Elimelech: I’ll tell you the truth. First of all, from my perspective, the song demo is where the songwriting process ends, not where it begins. The songs begin in our shared experiences, in what we have gone through together and lived and learned. They begin in our real lives, and when we write Blumstein Brothers, we don’t just mean Elimelech and Aryeh, either. We mean our chevreh, our community, our families — we’re all brothers, and “Blumstein Brothers” is just the shorthand for all of us.
Aryeh: The actual title “Blumstein Brothers” is a throwback to our grandfather Moshe Blumstein, who supported the family and the community with a grocery on the Lower East Side, named “Blumstein Brothers.” We’re told that Rav Moshe Feinstein was a customer there. Our father and his twin brother, Hilky, were also known as the “Blumstein Brothers” during their singing career, so we’re keeping the tradition going.
B’rov Am | ברב עם
HOW LONG HAS THIS ALBUM BEEN IN THE WORKS?
Elimelech: When does the niggun start? Music has always been a big part of what we do. Since Joey Newcomb sang “Thank You Hashem” on his first album, I’m back to composing songs after a long hiatus — Thank you Hashem! We had a lot of gems that we were holding onto, and when it hit us that they could inspire teshuvah, we decided to put out a full music experience in time for Elul, partnering with Mishpacha.
Efshar l’hatzil | אפשר להציל
THE “FARBRENGABLE STUDIOS” SYMBOL ON THE ALBUM COVER IS SOMETHING NEW. WHAT IS “FARBRENGABLE” MUSIC?
Aryeh: Ah, that’s the most important word here. The litmus test for any song we consider putting out there is, Is this song farbreng-able? It’s all about farbrengability. And to us that means relatable, singable, meaningful, and impactful. We’ve tried them to make sure, before bringing them to you.
Ain Booni | אין בנו מעשים
DEEP DOWN, WHAT DO YOU FEEL YOU ARE PRODUCING MUSIC FOR?
Aryeh: Our rav, Rabbi Yussie Zakutinsky, always says that there were different types of gedolim in previous generations. There were the giants who knew Shas and Shulchan Aruch by heart, and there were the great men who were poets and doctors and grammarians. We need so much, so many types of avodah.
Our souls in galus, Reb Yussie says, feel like artists without hands. Their ability to express has been taken away. Part of the reason that our generation idolizes creativity is that the world is preparing itself for nevuah, prophecy. And so musical creativity also means getting closer. Elimelech loves to ask, “What is our avodah?” And the answer is that our avodah here is to be mevakshei Hashem and to combat the darkness of the world. With that goal in mind, we’ll do whatever it takes — partner with NCSY to connect with public school teenagers, or partner with Yad Eliezer to fundraise for the Meron families.
Yiddishkeit is not broken; it’s awesome. The Ribbono shel Olam is awesome. We are just trying to bring out that beauty. In yeshivah — we were in the Yeshiva of Far Rockaway, talmidim of Rav Aharon Brafman z”l, to whom this album is dedicated — we’re all taught to connect to the Ribbono shel Olam through Torah. But most of us can’t sit and learn the entire day, so it’s up to us to find ways to keep close through the mundane activities of our lives.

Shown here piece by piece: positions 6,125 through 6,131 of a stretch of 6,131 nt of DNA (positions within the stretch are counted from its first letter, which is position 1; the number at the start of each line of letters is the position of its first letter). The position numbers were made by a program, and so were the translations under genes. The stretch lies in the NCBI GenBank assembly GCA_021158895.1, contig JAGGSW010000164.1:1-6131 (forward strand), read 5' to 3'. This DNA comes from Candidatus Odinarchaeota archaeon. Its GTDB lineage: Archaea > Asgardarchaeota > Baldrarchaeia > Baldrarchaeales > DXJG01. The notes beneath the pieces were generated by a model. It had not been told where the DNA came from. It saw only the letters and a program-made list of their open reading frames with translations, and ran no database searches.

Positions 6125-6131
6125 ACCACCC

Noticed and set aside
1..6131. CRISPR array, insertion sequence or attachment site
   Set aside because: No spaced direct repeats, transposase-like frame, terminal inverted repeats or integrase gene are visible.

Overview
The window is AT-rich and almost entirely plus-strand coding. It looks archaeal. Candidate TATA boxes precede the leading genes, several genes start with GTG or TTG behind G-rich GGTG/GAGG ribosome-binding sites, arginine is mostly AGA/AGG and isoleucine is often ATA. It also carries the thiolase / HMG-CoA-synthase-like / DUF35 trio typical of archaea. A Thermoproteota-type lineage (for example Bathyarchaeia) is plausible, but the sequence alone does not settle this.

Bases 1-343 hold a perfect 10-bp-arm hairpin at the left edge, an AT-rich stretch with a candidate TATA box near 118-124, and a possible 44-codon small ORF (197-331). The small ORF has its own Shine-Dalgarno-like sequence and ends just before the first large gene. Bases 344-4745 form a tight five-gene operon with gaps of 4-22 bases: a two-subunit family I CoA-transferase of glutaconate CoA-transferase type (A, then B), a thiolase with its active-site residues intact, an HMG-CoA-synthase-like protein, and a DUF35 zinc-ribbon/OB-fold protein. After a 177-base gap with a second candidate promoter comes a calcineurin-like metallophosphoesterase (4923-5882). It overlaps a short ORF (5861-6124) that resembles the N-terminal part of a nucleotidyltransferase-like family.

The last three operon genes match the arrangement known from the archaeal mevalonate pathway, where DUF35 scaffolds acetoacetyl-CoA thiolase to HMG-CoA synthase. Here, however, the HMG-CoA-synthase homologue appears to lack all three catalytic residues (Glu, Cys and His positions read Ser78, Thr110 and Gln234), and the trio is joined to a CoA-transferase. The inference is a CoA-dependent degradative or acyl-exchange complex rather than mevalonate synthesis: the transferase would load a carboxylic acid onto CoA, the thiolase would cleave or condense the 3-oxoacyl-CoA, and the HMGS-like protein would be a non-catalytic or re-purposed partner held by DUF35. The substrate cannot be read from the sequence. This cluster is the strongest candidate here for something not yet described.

Abba Yakar | אבא יקר
HOW DID YOU MATCH THE SINGERS — JOEY NEWCOMB, ARELE SAMET, ZUSHA, 8TH DAY, MOSHE STORCH AND OTHER INCREDIBLE TALENTS — TO THE SONGS?
Mendy: We didn’t. Hashem makes the plans, kind of like 40 days before the song is born. It just fell into place, and once we heard the artist singing it, it was like, “How could it not be made for him?”
Lev Avos | לב אבות
MENDY, HOW DID YOU GET INVOLVED?
Mendy: Last winter, I was living in Eretz Yisrael and visiting my wife’s family in New York. Moshe Storch reached out to me and asked me to produce a song that he was singing for TYH. I did my thing, but I had no idea what I was getting into.
Aryeh: He sent us that song, “Shomati/Take Us Home,” and it was a masterpiece. We’d been struggling to get the niggun out there, and Mendy’s arrangement struck all the right notes, brought to musical life all the intentions we had. We invited Mendy over to farbreng with us, and he came and played. Besides his super talent, it was clear to us that he was one of us — as much as he didn’t appreciate it at the time. We looked at Mendy and we said, “We want to hire you to run our studio.”
Elimelech: We didn’t even have a studio, but we knew we wanted to build one, and we knew we wanted Mendy. He just has that koach.
Mendy: Two or three weeks later, for personal reasons, we found ourselves compelled to leave Eretz Yisrael and move to the East Coast of the United States.
Aryeh: I can only imagine how hard that was, leaving Eretz Yisrael and all your own side of the family. But it was fortunate for us. Mendy called and asked if there was any truth to our offer. Things moved forward — he had a hand in producing every track on this album.
Baalei Teshuvah | בעלי תשובה
MENDY, YOU’VE WORKED WITH SO MANY ARTISTS OF ALL STRIPES. HOW IS IT DIFFERENT TO BE EXECUTIVE PRODUCER OF FARBRENGABLE STUDIOS AND WORK WITH THE TYH CREW?
Mendy: When I work with someone on a song, I generally connect, but not usually in a long-term way. But with this project, with these guys, it’s really concentrated. We’re building something together.